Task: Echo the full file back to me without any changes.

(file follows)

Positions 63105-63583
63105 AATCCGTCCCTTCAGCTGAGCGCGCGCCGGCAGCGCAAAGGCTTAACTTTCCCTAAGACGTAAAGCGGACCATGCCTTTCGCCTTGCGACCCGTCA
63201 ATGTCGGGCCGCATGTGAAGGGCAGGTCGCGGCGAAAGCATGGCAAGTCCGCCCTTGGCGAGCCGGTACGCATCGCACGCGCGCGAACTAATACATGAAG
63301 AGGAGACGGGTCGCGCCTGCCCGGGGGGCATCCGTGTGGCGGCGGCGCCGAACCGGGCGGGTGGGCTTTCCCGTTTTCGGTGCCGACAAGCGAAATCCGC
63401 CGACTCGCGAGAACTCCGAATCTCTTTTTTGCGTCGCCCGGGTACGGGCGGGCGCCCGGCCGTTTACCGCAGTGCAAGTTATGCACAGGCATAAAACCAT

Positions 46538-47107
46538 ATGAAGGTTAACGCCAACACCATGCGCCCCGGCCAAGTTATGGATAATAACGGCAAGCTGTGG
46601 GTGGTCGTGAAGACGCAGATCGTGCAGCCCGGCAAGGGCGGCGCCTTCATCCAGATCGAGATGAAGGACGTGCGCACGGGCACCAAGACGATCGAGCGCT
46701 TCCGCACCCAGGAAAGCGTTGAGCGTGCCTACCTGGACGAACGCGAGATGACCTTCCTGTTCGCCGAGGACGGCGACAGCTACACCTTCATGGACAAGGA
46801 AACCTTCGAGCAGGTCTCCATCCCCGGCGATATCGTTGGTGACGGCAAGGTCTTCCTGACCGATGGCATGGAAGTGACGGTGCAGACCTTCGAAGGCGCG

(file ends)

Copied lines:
Positions 63105-63583
63105 AATCCGTCCCTTCAGCTGAGCGCGCGCCGGCAGCGCAAAGGCTTAACTTTCCCTAAGACGTAAAGCGGACCATGCCTTTCGCCTTGCGACCCGTCA
63201 ATGTCGGGCCGCATGTGAAGGGCAGGTCGCGGCGAAAGCATGGCAAGTCCGCCCTTGGCGAGCCGGTACGCATCGCACGCGCGCGAACTAATACATGAAG
63301 AGGAGACGGGTCGCGCCTGCCCGGGGGGCATCCGTGTGGCGGCGGCGCCGAACCGGGCGGGTGGGCTTTCCCGTTTTCGGTGCCGACAAGCGAAATCCGC
63401 CGACTCGCGAGAACTCCGAATCTCTTTTTTGCGTCGCCCGGGTACGGGCGGGCGCCCGGCCGTTTACCGCAGTGCAAGTTATGCACAGGCATAAAACCAT

Positions 46538-47107
46538 ATGAAGGTTAACGCCAACACCATGCGCCCCGGCCAAGTTATGGATAATAACGGCAAGCTGTGG
46601 GTGGTCGTGAAGACGCAGATCGTGCAGCCCGGCAAGGGCGGCGCCTTCATCCAGATCGAGATGAAGGACGTGCGCACGGGCACCAAGACGATCGAGCGCT
46701 TCCGCACCCAGGAAAGCGTTGAGCGTGCCTACCTGGACGAACGCGAGATGACCTTCCTGTTCGCCGAGGACGGCGACAGCTACACCTTCATGGACAAGGA
46801 AACCTTCGAGCAGGTCTCCATCCCCGGCGATATCGTTGGTGACGGCAAGGTCTTCCTGACCGATGGCATGGAAGTGACGGTGCAGACCTTCGAAGGCGCG